When you marry, your Will is automatically revoked – unless you write your Will ‘in contemplation’ of your marriage.
What happens to your Will when you marry?
When you get married, your Will immediately becomes invalid. Not many people are aware of this, which is disconcerting, given the potentially disastrous consequences it can have. Indeed, it may result in the wrong people receiving your assets, meaning your loved ones have to embark on lengthy and costly legal proceedings to obtain their inheritance.
Therefore, you must update your Will after you marry. If you do not, you will die ‘intestate’, meaning there is no valid Will in place. When this happens, the laws of intestacy determine how your estate is distributed. If your husband or wife outlives you, he/she stands to receive the majority. This could leave your children and other loved ones with very little, or nothing at all.
Will your loved ones be accidentally disinherited?
Every year there are numerous cases across the UK in which family members have accidentally been disinherited because a Will was not renewed after marriage.
Often what happens is that someone will write a Will leaving everything to their children (for example), but will then go on to remarry. The testator (the person who wrote the Will) does not realise that their Will needs to be updated following their marriage, and wrongly believes that their children are still their main beneficiaries.
It then becomes apparent after the testator’s death that the Will is actually invalid, meaning the surviving husband or wife receives everything under the laws of intestacy. These assets then form part of their estate. Consequently, the children of the spouse who died first receive nothing. They can either accept their fate, or make a financial provision claim.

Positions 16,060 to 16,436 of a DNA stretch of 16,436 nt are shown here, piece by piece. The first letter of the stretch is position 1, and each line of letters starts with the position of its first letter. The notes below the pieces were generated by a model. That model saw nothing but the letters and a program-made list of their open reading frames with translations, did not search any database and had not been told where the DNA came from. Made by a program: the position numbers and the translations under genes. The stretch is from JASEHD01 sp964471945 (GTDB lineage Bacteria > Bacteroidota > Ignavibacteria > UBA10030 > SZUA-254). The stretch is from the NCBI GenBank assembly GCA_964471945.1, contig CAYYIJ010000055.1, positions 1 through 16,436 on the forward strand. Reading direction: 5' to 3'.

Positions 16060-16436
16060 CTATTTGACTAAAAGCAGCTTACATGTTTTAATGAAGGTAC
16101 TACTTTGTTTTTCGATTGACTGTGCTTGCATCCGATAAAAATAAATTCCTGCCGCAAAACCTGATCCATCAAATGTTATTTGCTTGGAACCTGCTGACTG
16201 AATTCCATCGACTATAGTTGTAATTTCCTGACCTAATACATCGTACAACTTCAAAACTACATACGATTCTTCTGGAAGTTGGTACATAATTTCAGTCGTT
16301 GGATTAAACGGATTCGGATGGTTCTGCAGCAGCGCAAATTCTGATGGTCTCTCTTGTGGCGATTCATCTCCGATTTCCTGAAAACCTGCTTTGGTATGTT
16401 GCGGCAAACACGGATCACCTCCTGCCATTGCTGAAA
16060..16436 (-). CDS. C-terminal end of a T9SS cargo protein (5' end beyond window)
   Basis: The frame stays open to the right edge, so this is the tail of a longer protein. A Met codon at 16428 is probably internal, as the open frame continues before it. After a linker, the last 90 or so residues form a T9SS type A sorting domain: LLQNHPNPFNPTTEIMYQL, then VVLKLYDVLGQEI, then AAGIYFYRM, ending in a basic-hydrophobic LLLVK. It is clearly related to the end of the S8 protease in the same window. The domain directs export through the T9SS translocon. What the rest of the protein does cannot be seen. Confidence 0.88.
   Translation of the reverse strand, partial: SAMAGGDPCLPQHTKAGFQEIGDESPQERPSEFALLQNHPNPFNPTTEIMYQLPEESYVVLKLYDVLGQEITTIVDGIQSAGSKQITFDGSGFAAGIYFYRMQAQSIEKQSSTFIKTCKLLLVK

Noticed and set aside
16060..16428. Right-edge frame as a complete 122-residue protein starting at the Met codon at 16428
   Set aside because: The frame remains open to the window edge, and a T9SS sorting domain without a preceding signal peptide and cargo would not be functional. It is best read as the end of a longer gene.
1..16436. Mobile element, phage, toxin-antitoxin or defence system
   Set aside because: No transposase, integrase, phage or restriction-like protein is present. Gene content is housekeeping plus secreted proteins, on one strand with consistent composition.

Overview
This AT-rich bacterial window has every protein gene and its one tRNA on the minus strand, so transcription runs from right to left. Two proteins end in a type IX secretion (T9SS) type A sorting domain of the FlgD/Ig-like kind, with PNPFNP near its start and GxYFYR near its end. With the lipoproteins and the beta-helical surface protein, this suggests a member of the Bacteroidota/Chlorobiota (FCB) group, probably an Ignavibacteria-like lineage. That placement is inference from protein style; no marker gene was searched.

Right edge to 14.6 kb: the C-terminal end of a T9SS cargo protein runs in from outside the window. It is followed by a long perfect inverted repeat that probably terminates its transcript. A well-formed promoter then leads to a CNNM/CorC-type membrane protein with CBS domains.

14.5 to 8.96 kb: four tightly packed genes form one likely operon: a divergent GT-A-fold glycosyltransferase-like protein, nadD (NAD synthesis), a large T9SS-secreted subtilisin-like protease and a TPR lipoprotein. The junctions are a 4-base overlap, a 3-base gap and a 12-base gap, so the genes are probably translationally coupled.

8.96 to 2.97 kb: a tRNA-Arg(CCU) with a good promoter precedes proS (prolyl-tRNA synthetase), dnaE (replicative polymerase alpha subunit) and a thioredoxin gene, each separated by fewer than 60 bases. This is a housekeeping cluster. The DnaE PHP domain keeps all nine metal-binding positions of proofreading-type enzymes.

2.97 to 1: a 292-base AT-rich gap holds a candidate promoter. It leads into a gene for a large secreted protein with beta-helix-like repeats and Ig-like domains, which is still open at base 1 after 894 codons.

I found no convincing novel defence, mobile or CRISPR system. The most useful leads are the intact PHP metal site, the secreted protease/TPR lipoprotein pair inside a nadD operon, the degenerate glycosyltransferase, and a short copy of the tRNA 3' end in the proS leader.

All of this may come as a surprise to you. After all, you have made a Will setting out your wishes – why should these be disregarded, just because you got married? The answer is that this is an old law designed to promote the rights of spouses, and which remains in place to this current day. The bottom line is that as soon as you say “I do”, your Will becomes void.
Writing a Will in contemplation of marriage
The exception to this rule is if you write a Will ‘in contemplation’ of your marriage. To do this, you must specify the individual that you intend to marry, and you must then be wed within a reasonable amount of time. It is not enough to simply say that your Will should not change if you marry – it needs to be much more exact than that.
Because the wording needs to be precise, it is recommended that you ask a solicitor to draft your Will, if you are making it in contemplation of your marriage. This ensures that your Will remains valid, and is not revoked following your wedding day.
Divorce and Wills
You may now be wondering what effect divorce has on a Will. Unlike with marriage, a divorce will not make your entire Will invalid. However, any gifts that have been made to your ex-spouse will fail. If you have named him/her as an executor, this appointment will also become invalid. This applies, regardless of whether you want your ex to be disinherited or not.
Speak to a specialist solicitor
If you have any concerns about the legal status of a Will, or you feel you have been mistakenly disinherited, you need to speak to a specialist solicitor as soon as possible. A lawyer who specialises in Wills can advise on the validity of a Will, explaining whether or not the terms will be enforced after the testator’s death.
If you are a dependent of someone who has recently died and you disagree with the way their assets are to be distributed, a solicitor can also explain the options available to you. It might be that you can make a financial provision claim, which may result in you being awarded a share of the estate.
To find out more, please contact me, Duncan McNair, at Spencer West. I will be pleased to discuss your matter in person or by telephone without charge. I have 35 years’ experience as a lawyer acting in such matters.